The conflicting parties in Central Africa Republic (CAR) on Saturday reached a peace deal at the conclusion of talks held in Sudan’s capital Khartoum, official SUNA news agency reported.

“The parties have reached a deal on major issues of difference, like power-sharing and transitional justice period, which have been on the table of negotiations,” Attal-Mannan Bakheet, head of Sudan’s side in the negotiations, was quoted in the report as saying.

“The draft agreement will be firstly signed on Sunday evening in presence of Sudanese President Omar al-Bashir and his counterpart of Central Africa Republic,” he added. Bakheet further noted that the final deal would be signed in the CAR capital of Bangui on coming Wednesday in presence of leaders of CAR’s neighboring countries.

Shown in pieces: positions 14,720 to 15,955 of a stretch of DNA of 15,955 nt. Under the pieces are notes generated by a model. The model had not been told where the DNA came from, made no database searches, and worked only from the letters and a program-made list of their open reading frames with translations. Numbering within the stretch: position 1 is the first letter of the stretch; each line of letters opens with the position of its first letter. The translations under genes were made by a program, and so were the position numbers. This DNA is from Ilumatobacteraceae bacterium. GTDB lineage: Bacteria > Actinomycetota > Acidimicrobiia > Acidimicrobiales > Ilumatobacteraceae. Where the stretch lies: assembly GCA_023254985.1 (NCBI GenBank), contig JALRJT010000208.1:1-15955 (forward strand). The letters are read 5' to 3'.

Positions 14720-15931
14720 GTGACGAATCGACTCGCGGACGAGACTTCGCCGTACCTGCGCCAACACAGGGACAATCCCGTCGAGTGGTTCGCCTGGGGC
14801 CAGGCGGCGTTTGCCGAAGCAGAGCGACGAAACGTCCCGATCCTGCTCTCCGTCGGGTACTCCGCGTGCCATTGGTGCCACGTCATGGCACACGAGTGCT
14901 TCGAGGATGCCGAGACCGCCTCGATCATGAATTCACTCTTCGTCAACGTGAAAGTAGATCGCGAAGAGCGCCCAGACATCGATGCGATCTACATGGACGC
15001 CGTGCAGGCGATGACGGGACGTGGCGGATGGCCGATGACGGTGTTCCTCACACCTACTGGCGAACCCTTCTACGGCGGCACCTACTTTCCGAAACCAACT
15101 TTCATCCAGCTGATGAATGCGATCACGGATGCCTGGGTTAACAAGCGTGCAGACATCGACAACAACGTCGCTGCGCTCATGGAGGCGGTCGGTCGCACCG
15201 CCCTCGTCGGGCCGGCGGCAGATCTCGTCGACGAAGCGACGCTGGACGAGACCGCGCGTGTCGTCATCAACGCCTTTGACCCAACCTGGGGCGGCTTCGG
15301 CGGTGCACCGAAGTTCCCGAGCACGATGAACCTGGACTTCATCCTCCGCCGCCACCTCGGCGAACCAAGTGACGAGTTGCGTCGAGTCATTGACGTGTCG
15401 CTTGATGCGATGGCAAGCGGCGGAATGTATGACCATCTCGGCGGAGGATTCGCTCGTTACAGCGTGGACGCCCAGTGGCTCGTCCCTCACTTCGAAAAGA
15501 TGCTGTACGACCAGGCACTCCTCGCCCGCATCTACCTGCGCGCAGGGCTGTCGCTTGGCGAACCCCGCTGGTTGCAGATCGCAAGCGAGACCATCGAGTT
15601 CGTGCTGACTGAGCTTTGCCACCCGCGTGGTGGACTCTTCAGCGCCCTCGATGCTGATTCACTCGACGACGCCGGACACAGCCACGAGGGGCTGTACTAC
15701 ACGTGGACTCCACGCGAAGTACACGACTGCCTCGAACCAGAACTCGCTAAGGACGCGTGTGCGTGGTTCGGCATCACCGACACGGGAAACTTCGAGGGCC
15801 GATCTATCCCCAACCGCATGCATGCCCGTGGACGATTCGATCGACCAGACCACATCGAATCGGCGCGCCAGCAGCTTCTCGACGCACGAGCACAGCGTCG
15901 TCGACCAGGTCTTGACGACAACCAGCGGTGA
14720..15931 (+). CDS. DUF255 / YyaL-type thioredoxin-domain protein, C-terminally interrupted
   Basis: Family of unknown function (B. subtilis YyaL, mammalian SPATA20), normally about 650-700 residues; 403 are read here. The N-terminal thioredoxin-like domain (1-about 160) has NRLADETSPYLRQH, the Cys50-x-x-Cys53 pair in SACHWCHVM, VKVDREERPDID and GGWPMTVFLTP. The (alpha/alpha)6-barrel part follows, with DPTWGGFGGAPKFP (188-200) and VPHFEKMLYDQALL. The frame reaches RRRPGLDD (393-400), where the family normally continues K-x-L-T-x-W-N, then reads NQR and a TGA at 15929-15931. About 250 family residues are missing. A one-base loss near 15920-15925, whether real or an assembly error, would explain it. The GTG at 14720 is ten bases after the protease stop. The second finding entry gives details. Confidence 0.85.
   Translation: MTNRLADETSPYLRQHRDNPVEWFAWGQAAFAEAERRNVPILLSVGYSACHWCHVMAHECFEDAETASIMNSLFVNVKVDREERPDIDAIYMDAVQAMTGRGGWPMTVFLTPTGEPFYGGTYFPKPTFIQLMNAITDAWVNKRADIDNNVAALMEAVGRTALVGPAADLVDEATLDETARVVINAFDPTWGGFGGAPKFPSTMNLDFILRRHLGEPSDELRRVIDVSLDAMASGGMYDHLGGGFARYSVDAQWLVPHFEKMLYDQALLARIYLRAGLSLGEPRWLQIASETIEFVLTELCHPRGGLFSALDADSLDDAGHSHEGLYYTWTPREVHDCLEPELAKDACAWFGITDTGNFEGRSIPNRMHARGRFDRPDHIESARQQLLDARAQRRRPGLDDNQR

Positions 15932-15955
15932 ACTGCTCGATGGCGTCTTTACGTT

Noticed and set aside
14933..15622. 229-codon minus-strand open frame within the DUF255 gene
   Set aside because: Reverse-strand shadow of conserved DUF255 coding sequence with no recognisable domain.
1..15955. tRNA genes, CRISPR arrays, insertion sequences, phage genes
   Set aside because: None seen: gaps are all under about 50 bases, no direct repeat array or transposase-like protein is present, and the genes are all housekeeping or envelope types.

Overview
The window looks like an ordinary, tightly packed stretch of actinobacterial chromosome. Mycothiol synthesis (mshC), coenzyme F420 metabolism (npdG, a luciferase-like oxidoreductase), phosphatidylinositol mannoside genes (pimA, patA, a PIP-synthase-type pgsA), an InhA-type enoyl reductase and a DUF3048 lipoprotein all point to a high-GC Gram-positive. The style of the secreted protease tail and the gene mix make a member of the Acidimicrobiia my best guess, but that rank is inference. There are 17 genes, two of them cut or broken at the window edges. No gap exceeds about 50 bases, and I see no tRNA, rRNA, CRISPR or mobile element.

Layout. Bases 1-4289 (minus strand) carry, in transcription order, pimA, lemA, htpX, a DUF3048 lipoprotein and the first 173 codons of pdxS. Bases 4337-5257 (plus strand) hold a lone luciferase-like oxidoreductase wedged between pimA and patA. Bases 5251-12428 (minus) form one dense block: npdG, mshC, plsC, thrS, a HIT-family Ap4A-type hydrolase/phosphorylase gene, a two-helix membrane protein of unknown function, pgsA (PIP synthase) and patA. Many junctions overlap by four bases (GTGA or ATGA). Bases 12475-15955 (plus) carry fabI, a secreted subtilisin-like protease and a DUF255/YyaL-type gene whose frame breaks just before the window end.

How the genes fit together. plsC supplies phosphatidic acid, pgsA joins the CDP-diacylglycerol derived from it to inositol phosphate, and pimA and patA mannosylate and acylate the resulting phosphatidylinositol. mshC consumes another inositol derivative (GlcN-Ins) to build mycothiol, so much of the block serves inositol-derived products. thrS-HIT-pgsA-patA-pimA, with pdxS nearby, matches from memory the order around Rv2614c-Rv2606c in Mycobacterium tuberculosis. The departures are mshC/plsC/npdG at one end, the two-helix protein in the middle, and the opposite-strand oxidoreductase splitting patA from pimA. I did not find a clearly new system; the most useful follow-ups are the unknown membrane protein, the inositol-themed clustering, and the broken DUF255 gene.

Since Jan. 24, Khartoum has been hosting peace talks between the CAR government and 14 opposition factions. Since 2013, the CAR has been suffering from a conflict after the Muslim-majority Seleka armed opposition seized power, which led to reprisal operations by the Anti-Balaka militia group said to be composed primarily of Christians.

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